Critics of Rappaport’s ruling, including Gov. John Hickenlooper and legislative Republicans, warned that implementation of Rappaport’s decision could squeeze state spending for programs other than education and tie the legislature’s hands when setting budget priorities.

Such concerns appear to be off the table, given the court’s ruling. Because the case is based on state constitutional issues, there are no federal appeals possible. Gebhardt said the plaintiffs could ask the Colorado high court for a rehearing, but no decision has been made on doing that.

So, attention now turns to SB 13-213 and its accompanying ballot issue. (Proponents haven’t yet decided which version of the proposed tax increase to take to voters.)

While that plan proposes a significant increase in funding and major reallocations of how K-12 support is spent, it is not based on calculations of how much funding would be required to achieve the student competency goals contained in current state education policy.

Gebhardt, who has raised concerns in the past about SB 13-213, said Tuesday, “There are some good things in Sen. Johnston’s bill … there are some concerns.” She’s primarily concerned with a variation of the yet-to-be-submitted ballot measure that would alter Amendment 23, the current constitutional formula for funding schools. The bill is sponsored by Sen. Mike Johnston, D-Denver.

Who’s who in Lobato

Lawyer Kathy Gebhardt
Lobato case plaintiffs’ lawyer Kathy Gebhardt speaks with reporters. Members of the Lobato family are behind her.

The plaintiffs included 67 individuals – parents and students – who live in six school districts, plus 21 school districts. The Lobatos, a ranching family from the San Luis Valley, gave the case its name. They were represented by Children’s Voices, a non-profit Boulder law firm led by Gebhardt, and by a variety of private lawyers. An additional 27 individuals living in four districts entered the case later as intervening plaintiffs and were represented by the Mexican American Legal Defense and Educational Fund.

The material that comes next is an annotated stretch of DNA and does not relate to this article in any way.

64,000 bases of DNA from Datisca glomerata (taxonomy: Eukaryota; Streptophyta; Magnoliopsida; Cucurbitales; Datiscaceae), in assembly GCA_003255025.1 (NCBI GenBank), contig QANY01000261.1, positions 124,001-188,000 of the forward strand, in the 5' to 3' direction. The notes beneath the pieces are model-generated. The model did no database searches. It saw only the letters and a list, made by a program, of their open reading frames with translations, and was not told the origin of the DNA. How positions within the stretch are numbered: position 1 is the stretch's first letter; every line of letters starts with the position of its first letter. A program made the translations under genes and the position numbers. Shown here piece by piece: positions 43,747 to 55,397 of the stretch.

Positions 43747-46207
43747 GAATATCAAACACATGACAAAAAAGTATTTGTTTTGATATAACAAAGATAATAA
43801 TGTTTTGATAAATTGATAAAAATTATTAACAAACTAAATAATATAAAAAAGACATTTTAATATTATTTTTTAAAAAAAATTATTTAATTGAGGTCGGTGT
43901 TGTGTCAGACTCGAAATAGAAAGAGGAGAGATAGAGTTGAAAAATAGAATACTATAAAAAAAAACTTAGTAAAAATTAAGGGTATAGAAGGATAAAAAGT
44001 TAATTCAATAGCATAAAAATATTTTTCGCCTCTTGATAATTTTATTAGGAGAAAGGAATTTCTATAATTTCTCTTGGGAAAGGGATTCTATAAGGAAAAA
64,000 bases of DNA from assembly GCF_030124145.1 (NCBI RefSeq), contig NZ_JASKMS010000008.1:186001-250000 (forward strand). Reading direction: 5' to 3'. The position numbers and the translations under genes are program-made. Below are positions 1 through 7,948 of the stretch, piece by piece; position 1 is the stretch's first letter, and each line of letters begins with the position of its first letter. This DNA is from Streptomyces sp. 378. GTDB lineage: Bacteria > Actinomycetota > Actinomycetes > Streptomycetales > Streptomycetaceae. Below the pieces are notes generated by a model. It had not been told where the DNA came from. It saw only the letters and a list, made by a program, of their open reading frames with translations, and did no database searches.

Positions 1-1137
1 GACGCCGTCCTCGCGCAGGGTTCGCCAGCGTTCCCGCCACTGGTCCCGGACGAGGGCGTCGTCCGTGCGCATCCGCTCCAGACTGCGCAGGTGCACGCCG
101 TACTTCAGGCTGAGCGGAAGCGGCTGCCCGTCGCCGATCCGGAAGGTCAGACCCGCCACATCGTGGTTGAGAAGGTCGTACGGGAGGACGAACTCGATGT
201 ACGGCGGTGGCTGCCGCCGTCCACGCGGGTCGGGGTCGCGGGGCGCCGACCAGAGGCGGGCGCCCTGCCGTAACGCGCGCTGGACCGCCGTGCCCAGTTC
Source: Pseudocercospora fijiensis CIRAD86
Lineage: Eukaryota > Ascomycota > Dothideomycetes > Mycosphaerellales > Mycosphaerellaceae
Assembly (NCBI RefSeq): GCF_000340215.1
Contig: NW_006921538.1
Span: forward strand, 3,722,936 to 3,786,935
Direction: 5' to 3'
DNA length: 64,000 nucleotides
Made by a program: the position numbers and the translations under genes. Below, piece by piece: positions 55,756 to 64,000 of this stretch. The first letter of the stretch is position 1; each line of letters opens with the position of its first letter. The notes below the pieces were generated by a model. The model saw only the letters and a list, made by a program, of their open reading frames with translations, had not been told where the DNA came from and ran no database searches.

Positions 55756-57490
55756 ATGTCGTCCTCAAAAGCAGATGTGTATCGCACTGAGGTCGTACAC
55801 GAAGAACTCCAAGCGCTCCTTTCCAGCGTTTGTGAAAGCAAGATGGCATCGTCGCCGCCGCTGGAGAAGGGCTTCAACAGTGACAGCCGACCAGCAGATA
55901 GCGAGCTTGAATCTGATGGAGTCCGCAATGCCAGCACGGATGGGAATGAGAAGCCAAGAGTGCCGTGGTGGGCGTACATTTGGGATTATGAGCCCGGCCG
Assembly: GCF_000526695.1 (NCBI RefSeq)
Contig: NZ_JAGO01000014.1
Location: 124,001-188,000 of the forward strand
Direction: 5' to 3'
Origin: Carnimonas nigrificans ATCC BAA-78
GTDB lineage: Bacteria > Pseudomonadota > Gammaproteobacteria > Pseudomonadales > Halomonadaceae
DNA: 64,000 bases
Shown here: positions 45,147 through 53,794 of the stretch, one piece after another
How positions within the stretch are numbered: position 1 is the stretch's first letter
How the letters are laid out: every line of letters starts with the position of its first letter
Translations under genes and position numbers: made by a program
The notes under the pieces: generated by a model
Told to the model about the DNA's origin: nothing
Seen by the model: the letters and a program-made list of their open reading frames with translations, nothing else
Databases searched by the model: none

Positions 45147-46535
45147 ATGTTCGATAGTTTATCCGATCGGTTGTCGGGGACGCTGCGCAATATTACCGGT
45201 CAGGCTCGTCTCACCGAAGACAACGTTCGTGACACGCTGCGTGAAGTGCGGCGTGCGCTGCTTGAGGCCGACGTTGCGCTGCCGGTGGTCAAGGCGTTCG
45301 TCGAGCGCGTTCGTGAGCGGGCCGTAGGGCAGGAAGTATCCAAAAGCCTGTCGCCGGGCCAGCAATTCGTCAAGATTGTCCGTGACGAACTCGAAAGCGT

The defendants were Hickenlooper, the State Board of Education and education Commissioner Robert Hammond. They were represented by Attorney General John Suthers and his staff.

The plaintiffs had support in a dozen “friend of the court” briefs representing 28 organizations or groups of people, including the Colorado Education Association, the Colorado Association of School Boards, the Colorado Association of School Executives, the ACLU of Colorado and the Bell Policy Center. A friend of the court is referred to as “amicus curiae” in legal language.

A smaller number of amicus briefs were filed in support of the state’s case. Groups filing those briefs included the University of Colorado Board of Regents, three former governors, a coalition of business groups and two health care groups.

History of the case

First filed in 2005, the case was thrown out first by a Denver District Court judge and then by the Colorado Court of Appeals. Both ruled the courts didn’t have jurisdiction over school finance.

The supreme court overturned those decisions in an October 2009 ruling, a decision that came to be know as Lobato I. A five-week trial was held starting in August 2011, followed by Rappaport’s ruling late that year.

Reactions to Lobato ruling

Gov. John Hickenlooper – “We are complying to the requirements in the constitution. It doesn’t necessarily say that we have sufficient funding in education right now, and even after working hard to add additional funding this year to the construction of school buildings and the state education fund, we — clearly, I think most people would agree that we are underfunded in education. But I think what the Supreme Court said was that this was not the right way to increase that funding.”